Theatre in Wales

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Winter Theatre Book- A Proper Look at Shakespeare

Theatre Director Book

Dominic Dromgoole , Penguin , December 12, 2016
Theatre Director Book by Dominic Dromgoole There are more obvious theatre books to look to at the end of 2016. Simon Stephens has published a working diary. Joan Littlewood's autobiography has been reissued with a new introduction. That is a reprint from 1994. Dominic Dromgoole's book on Shakespeare is ten years old. At nearly three hundred pages it is baggy but nonetheless fizzes with interest. But it has gained itself an unexpected topicality.

The Globe was theatre's news story of the second part of the year, if not the one that gained the most coverage of any event of 2016. Its coverage characterised the hopelessness of today's writing on the Arts, enough to perhaps warrant an article in its own right. “Will and me” is about “Me” but it is also potently about Shakespeare. The actual playwright and his theatre barely featured in the press brouhaha over trouble at t'Globe.

“Will and Me” comprises two parts. The bulk is autobiography, the life intermingled with the experiencing of Shakespeare. The last eighty pages, the record of a walk from Stratford to the South Bank, are less successful. Travel writing looks easy and is not. The main interest comes via insights from Dromgoole's companion-in-walking. Thomas Kemp apparently morris-danced his way from Norwich to London. He wrote his venture up with regular swipes at Shakespeare and his fellow actors. The walkers of today debate whether theatre has moral purpose. The tangle of nature around them prompts Dromgoole to believe “Art is not about giving meaning to mess. It's about reflecting mess.”

So little is known about Shakespeare. In a Britain utterly split his father was a covert Catholic, carrying out a Protestant public office, while receiving mass in secret. His cousins were executed, their heads on poles at London Bridge at the time of the playwright's own arrival in the city. His father fell from professional grace for reasons unknown. Dromgoole likens him to Dickens, Chekhov, Ibsen and Miller who “all had fathers whose heady ambitions led to bankruptcy and disgrace.”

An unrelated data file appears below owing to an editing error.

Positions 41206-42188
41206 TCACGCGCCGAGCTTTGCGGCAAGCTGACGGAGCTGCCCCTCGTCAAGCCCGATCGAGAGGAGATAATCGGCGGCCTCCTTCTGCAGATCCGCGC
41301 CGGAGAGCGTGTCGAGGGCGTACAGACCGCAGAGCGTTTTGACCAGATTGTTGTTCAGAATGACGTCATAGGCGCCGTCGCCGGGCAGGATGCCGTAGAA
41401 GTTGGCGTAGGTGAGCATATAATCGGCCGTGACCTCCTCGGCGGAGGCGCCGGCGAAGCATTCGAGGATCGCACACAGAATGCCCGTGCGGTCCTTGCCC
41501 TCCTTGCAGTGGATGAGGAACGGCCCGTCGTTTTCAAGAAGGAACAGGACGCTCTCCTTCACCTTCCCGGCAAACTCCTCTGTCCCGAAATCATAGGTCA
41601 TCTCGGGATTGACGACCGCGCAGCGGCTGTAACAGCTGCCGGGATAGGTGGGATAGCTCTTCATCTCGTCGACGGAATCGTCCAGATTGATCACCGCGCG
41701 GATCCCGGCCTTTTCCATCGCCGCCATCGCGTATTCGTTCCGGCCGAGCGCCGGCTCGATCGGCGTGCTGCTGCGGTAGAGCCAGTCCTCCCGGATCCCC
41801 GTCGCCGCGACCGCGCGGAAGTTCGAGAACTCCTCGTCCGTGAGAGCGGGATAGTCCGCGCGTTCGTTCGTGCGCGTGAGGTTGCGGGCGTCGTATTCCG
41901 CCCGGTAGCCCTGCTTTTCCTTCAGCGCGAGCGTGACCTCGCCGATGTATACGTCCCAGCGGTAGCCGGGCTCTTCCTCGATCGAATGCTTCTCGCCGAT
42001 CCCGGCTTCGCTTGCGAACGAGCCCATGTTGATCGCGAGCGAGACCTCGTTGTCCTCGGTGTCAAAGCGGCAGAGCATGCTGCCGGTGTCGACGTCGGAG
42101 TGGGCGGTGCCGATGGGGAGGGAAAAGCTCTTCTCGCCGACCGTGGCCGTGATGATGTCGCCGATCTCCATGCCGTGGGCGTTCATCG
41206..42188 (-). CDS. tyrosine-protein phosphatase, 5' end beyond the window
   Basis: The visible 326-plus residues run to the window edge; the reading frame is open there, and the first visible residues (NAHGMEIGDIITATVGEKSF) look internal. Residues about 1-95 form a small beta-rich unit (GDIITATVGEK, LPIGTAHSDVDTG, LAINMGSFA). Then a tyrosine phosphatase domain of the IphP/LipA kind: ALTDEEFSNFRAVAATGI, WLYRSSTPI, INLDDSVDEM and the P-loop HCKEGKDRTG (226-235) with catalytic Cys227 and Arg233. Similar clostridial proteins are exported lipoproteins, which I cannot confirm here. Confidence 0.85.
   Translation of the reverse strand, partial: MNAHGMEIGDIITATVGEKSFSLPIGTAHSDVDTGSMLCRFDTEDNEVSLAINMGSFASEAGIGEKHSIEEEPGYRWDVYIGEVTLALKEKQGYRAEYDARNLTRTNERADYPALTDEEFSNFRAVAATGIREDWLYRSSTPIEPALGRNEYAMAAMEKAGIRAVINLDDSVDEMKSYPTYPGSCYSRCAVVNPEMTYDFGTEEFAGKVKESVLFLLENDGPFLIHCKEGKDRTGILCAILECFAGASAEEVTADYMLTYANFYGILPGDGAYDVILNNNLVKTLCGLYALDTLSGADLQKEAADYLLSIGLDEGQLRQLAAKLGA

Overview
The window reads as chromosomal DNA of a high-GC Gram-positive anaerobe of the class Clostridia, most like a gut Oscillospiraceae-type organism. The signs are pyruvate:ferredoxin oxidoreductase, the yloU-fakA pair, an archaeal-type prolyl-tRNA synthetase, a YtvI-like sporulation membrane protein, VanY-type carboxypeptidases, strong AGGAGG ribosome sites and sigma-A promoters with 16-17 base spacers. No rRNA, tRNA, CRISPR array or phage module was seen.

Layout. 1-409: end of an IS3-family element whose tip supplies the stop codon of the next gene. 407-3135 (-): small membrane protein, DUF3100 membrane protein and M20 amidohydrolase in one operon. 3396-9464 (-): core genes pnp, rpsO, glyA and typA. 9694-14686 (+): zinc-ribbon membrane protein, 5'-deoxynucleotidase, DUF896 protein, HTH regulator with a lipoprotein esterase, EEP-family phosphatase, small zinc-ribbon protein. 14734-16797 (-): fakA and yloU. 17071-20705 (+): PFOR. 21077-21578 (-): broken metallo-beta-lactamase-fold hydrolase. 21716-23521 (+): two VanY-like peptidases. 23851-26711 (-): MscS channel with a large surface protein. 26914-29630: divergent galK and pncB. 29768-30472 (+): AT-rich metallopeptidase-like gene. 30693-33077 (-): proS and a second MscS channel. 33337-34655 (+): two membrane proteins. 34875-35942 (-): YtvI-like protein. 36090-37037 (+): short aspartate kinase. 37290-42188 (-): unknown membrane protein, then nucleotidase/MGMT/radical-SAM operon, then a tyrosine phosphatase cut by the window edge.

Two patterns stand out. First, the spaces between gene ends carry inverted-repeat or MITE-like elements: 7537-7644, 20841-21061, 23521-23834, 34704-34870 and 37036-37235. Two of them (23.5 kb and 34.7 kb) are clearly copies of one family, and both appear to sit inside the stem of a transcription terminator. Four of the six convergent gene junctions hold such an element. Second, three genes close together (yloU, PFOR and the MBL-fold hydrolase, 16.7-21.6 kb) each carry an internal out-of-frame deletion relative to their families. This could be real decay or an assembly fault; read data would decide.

Dromgoole's long time at the Bush and his deep contact with writers illuminate his interpretation of Shakespeare. “In ten years of working with over fifty playwrights, I have never met a single good one who knew what they were setting out to achieve when they began to write a play. They take a story or an image or an emotional sense and let it rip. Shakespeare was of that ilk.”

Dromgoole is also a Cambridge man and he has done the critics. Of the university itself “the standard of education at Cambridge was poor, the standard of its application calamitous”. He knows his Harold Bloom and his Jonathan Bate. He is not overly polite. “A funny collection of men called Mr Knights and Mr Dover Wilson and Mr Wilson Knight all wrote with a ferociously excited prose about the grand play of imagery. Their names were suspiciously similar.” For the director who actually makes the plays work his Will has “been lost as a writer of plays to the academics who have transformed him into someone strangely like themselves.”

Life corrects the education. At the Bush- “an alchemical little crucible”- “everything I had learned at university, all the Brecht and Stanislavsky and Artaud, I had to throw overboard.” As in his former book he is also a spiky observer of theatre itself. Stephen Unwin is here, his devotees including the young Tilda Swinton and Simon Russell Beale. Max Stafford-Clark is reported as saying “Every time I read a good review for another director, my heart sinks.” Pinter is spotted at a political love-in “with his heavy shades looking like a Stasi agent about to arrest everyone.” Dromgoole is awed at the National Theatre. “As Lear, he spent a lot of time still being Lambert le Roux...as Antony he spent a lot of time still being Lear.” That was Anthony Hopkins. In praise of Michael Bryant he is limitless.

Most of all Dromgoole encounters his subject as an individual even though so little is known about him. He allies him with the likes of Verdi or Titian for whom the passing of the years is spur to new heights of accomplishment. “Countless writers from Wordsworth down forgo the radicalism and enthusiasms of their youth for a settled position from which they can sternly teach....many artists, as the dark approaches, build walls of certainty around themselves; Shakespeare, as with his protagonist Lear, sends himself out into the dark and wet night to see what life throws up. We don't buy into what he knows, we buy into his desire to know”.

To read “Will and Me” is to give new and sharp contouring to the Globe of 2016. Dromgoole can direct but his book comes with another advantage. Of Peter Hall- “like a cartoon superhero, Peter has a special, self-telescoping gift. He can be any size he wishes to .” Dominic Dromgoole can also write.

Reviewed by: Adam Somerset

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